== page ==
High-fructose corn syrup (HFCS) has been the whipping boy of nutritionists and advocates for several years now. Many ills that afflict us and the globe (global warming?) were attributed to this gooey liquid. So let’s examine the evidence dispassionately, and maybe we can add some light to the heated controversy.
What is fructose?
Fructose is a sugar, a monosaccharide, just like the more familiar glucose. In fact, in most cases they are found together, either as a mixture or as the disaccharide sucrose (table suger), which is made up of equal proportions of glucose and fructose.
According to a report issued by the National Commission on Sleep Disorders Research, 30% to 40% of people in the United States have insomnia within any given year, defined by the National Institutes of Health as ‘‘an experience of inadequate or poor quality sleep’’.
The Rabbis of the Talmud decreed that having sex on Friday is a Mitzvah (a must do)! But I have a sneaking suspicion they didn’t have athletic performance in mind. On the other hand, for many years, football coaches, Olympic athletes, and even Muhammad Ali, have advocated sexual abstinence the night before an athletic event. Marty Liquori, one the world’s number one-ranked 5,000-meter runner believes that Sex makes you happy, and happy people don’t run a 3:47 mile. Marv Levy, head coach of the Buffalo Bills, insisted that the team be separated from their wives before their appearance in four Super Bowls; a policy that apparently was not successful (four losses out of four Super Bowls).
In this season of hateful rhetoric and screams of “class warfare”, one cannot be blamed for perceiving people on the lower socioeconomic rungs as unprincipled, predatory, entitlements-moochers, and welfare cheats. President Reagan rode into office on the back of the “welfare queen” who, it turned out later, was invented out of whole cloth. But perceptions persist, and in politics perception trumps fact. Some social theorists even invoke Darwinism to describe the social environment of the lower classes as a Hobbsian, dog-eat-dog world. Except that in Darwin’s world dogs don’t eat dogs -they actually cooperate, which makes them extraordinarily successful hunters.
Recently, a raft of studies took a close look at the question of lower vs. upper socioeconomic behavioral patterns. And the results are truly amazing, albeit not surprising.
In my marathon-running days (I’ve got 13 under my belt) I used to train as I was told: put in the miles. Going out at five in the morning to run my daily allocation of 10-15 miles, with weekends of 20 miles, put me in great cardiorespiratory shape, and wrecked my body. I was constantly battling aches and pains, achilles tendinitis, and the blahs of overtraining. Despite all this dogged effort I was stuck in a frustrating plateau that I just couldn’t improve on. Until I stumbled oninterval training. It came in the form of a short hill, off the trail of my daily run. Just for fun (weird what runners consider fun) I decided to run up the hill (about 300ft) at maximum speed. I did, and was literally doubled over from breathlessness and exhaustion. But I also had a sense of euphoria, elation at the accomplishment. Well, when you hear euphoria, think endorphins (which are the endogenous morphins) and addiction. I kept coming to that hill and regularly increased the number of those short bursts of maximum effort, about a minute in duration each. I felt high. More important, I had a quantum jump in my next marathon time. So what happened?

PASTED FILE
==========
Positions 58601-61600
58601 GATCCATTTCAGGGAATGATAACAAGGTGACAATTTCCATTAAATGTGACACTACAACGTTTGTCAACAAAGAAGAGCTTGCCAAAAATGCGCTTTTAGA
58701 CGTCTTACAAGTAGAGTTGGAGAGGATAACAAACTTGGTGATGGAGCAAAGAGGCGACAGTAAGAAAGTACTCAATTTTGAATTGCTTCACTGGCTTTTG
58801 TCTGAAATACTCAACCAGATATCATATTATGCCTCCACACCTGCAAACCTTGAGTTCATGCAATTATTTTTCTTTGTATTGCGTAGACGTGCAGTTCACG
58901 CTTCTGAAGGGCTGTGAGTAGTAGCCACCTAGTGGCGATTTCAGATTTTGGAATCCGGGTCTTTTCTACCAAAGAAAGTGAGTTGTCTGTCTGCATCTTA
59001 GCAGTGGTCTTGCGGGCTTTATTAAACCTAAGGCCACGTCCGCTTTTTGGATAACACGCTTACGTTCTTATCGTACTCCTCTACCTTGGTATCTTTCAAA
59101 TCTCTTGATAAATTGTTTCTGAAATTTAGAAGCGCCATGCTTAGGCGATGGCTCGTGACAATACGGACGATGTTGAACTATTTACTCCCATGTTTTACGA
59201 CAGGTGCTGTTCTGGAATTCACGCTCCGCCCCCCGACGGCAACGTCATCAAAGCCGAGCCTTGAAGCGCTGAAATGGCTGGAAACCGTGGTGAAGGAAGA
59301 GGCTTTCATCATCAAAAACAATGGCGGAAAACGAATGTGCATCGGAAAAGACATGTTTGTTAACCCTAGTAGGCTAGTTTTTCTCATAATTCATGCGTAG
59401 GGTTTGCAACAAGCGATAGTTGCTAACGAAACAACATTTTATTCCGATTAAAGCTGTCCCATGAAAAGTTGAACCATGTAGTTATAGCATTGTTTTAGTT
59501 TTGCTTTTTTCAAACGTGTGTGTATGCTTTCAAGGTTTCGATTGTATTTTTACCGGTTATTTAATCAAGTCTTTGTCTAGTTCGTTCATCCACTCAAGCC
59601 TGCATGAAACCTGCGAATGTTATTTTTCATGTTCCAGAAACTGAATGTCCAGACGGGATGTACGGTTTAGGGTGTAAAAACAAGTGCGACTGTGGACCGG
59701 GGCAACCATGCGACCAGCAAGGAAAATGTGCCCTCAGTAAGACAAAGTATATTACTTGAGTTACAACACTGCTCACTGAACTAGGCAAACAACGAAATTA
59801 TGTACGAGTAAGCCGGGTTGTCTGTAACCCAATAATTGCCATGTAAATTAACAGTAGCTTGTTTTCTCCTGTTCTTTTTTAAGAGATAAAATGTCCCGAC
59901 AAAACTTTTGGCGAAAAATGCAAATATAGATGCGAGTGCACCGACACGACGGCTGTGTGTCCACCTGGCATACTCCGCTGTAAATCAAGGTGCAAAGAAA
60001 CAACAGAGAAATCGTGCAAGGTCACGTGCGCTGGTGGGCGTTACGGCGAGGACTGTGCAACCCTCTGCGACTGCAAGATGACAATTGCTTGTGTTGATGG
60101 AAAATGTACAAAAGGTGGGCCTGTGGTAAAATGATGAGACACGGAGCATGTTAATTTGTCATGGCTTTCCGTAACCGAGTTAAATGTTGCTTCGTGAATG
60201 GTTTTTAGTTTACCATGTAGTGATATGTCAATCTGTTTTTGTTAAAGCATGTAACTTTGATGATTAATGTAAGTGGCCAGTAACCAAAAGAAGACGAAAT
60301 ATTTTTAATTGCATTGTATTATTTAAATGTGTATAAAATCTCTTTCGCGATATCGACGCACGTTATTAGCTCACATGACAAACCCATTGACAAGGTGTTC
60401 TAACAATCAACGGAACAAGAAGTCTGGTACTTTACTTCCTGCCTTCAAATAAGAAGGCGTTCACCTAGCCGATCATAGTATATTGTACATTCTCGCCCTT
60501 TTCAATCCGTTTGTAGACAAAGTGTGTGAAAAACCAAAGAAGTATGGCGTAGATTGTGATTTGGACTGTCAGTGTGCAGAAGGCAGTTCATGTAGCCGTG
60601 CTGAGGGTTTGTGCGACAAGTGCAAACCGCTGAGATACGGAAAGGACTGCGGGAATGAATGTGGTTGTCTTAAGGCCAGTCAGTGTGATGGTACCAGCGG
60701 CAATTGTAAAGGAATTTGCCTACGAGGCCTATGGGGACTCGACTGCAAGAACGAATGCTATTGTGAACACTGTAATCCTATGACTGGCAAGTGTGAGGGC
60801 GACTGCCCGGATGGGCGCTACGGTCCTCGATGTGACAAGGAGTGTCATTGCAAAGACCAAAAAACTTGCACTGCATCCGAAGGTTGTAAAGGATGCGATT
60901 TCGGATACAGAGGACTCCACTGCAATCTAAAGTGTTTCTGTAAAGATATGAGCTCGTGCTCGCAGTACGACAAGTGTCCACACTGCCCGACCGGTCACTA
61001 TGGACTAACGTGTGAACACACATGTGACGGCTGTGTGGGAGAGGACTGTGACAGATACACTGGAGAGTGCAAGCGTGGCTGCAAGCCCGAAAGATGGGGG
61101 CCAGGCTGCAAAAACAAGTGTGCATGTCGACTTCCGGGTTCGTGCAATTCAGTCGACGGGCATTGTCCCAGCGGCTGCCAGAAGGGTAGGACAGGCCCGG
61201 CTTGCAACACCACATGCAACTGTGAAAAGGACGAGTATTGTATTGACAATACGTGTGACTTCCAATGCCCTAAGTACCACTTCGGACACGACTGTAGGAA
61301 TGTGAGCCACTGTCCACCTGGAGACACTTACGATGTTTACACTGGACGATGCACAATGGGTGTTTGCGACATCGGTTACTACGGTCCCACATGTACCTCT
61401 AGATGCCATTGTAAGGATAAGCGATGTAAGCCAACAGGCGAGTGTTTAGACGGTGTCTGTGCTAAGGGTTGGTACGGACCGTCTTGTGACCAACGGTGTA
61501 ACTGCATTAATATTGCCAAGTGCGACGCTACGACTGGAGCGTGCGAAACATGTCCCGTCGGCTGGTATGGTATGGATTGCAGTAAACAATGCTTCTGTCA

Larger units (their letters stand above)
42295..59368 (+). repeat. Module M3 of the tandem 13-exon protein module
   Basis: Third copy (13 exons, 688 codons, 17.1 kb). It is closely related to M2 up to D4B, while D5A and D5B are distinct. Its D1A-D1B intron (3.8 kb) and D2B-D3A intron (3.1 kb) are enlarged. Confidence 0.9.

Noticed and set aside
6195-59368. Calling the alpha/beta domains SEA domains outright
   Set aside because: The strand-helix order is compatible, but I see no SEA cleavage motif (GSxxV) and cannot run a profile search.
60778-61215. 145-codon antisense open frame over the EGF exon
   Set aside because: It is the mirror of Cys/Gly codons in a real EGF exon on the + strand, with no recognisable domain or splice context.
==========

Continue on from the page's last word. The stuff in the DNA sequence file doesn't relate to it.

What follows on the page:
More than 300 million people worldwide are considered obese (BMI >30) and more than a billion people are classified as overweight (BMI 25-30). This is a global epidemic that puts to shame such well-known epidemics as the black plague of the 14th century, which wiped out about a third of the European population. So what does this epidemic wipe out? among other things, your memory. Quite surprising, considering that our attention is riveted by the cardiovascular and renal effects of type 2 diabetes.
New research suggests that consuming between 2,100 and 6,000 calories per day may double the risk of memory loss, or mild cognitive impairment (MCI), among people age 70 and older. The study will be presented at the American Academy of Neurology’s 64th Annual Meeting in New Orleans April 21 to April 28, 2012. MCI is the stage between normal memory loss that comes with aging and early Alzheimer’s disease.
In a previous post we described the benefit of massage at the crime scene, so to speak, the site of the muscle injury. The mechanical deformation of tissue causes reduction in local inflammation, increases the biogenesis of mitochondria, and accelerates the remodeling of the injured tissue. But could that account for the emotional experience of massage? How could all these local effects cause the sense of relaxation and general well-being? In short: they don’t.